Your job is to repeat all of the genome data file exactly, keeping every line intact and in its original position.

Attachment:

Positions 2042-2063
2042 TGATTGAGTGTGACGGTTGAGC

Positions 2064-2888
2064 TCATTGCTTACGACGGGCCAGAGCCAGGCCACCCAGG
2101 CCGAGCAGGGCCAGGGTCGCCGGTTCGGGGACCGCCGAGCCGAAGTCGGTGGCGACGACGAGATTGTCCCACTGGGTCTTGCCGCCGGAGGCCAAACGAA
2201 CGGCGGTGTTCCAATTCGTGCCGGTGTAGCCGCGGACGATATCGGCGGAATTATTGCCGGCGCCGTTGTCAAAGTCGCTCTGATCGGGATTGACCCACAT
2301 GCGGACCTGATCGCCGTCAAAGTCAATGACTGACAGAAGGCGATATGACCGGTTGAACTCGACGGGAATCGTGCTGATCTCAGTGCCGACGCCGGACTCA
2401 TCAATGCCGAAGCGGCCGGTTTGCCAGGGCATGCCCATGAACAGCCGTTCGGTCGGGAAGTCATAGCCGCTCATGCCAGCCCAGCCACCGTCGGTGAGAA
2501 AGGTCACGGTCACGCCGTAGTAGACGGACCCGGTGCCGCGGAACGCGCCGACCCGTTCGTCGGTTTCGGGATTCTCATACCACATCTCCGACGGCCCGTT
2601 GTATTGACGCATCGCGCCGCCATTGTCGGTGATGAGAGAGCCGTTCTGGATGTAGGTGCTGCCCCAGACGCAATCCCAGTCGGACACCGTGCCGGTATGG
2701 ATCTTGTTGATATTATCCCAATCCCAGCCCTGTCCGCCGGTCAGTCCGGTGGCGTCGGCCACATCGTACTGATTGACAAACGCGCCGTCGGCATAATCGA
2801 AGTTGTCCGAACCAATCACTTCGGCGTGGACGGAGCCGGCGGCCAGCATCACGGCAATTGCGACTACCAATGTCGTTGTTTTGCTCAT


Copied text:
Positions 2042-2063
2042 TGATTGAGTGTGACGGTTGAGC

Positions 2064-2888
2064 TCATTGCTTACGACGGGCCAGAGCCAGGCCACCCAGG
2101 CCGAGCAGGGCCAGGGTCGCCGGTTCGGGGACCGCCGAGCCGAAGTCGGTGGCGACGACGAGATTGTCCCACTGGGTCTTGCCGCCGGAGGCCAAACGAA
2201 CGGCGGTGTTCCAATTCGTGCCGGTGTAGCCGCGGACGATATCGGCGGAATTATTGCCGGCGCCGTTGTCAAAGTCGCTCTGATCGGGATTGACCCACAT
2301 GCGGACCTGATCGCCGTCAAAGTCAATGACTGACAGAAGGCGATATGACCGGTTGAACTCGACGGGAATCGTGCTGATCTCAGTGCCGACGCCGGACTCA
2401 TCAATGCCGAAGCGGCCGGTTTGCCAGGGCATGCCCATGAACAGCCGTTCGGTCGGGAAGTCATAGCCGCTCATGCCAGCCCAGCCACCGTCGGTGAGAA
2501 AGGTCACGGTCACGCCGTAGTAGACGGACCCGGTGCCGCGGAACGCGCCGACCCGTTCGTCGGTTTCGGGATTCTCATACCACATCTCCGACGGCCCGTT
2601 GTATTGACGCATCGCGCCGCCATTGTCGGTGATGAGAGAGCCGTTCTGGATGTAGGTGCTGCCCCAGACGCAATCCCAGTCGGACACCGTGCCGGTATGG
2701 ATCTTGTTGATATTATCCCAATCCCAGCCCTGTCCGCCGGTCAGTCCGGTGGCGTCGGCCACATCGTACTGATTGACAAACGCGCCGTCGGCATAATCGA
2801 AGTTGTCCGAACCAATCACTTCGGCGTGGACGGAGCCGGCGGCCAGCATCACGGCAATTGCGACTACCAATGTCGTTGTTTTGCTCAT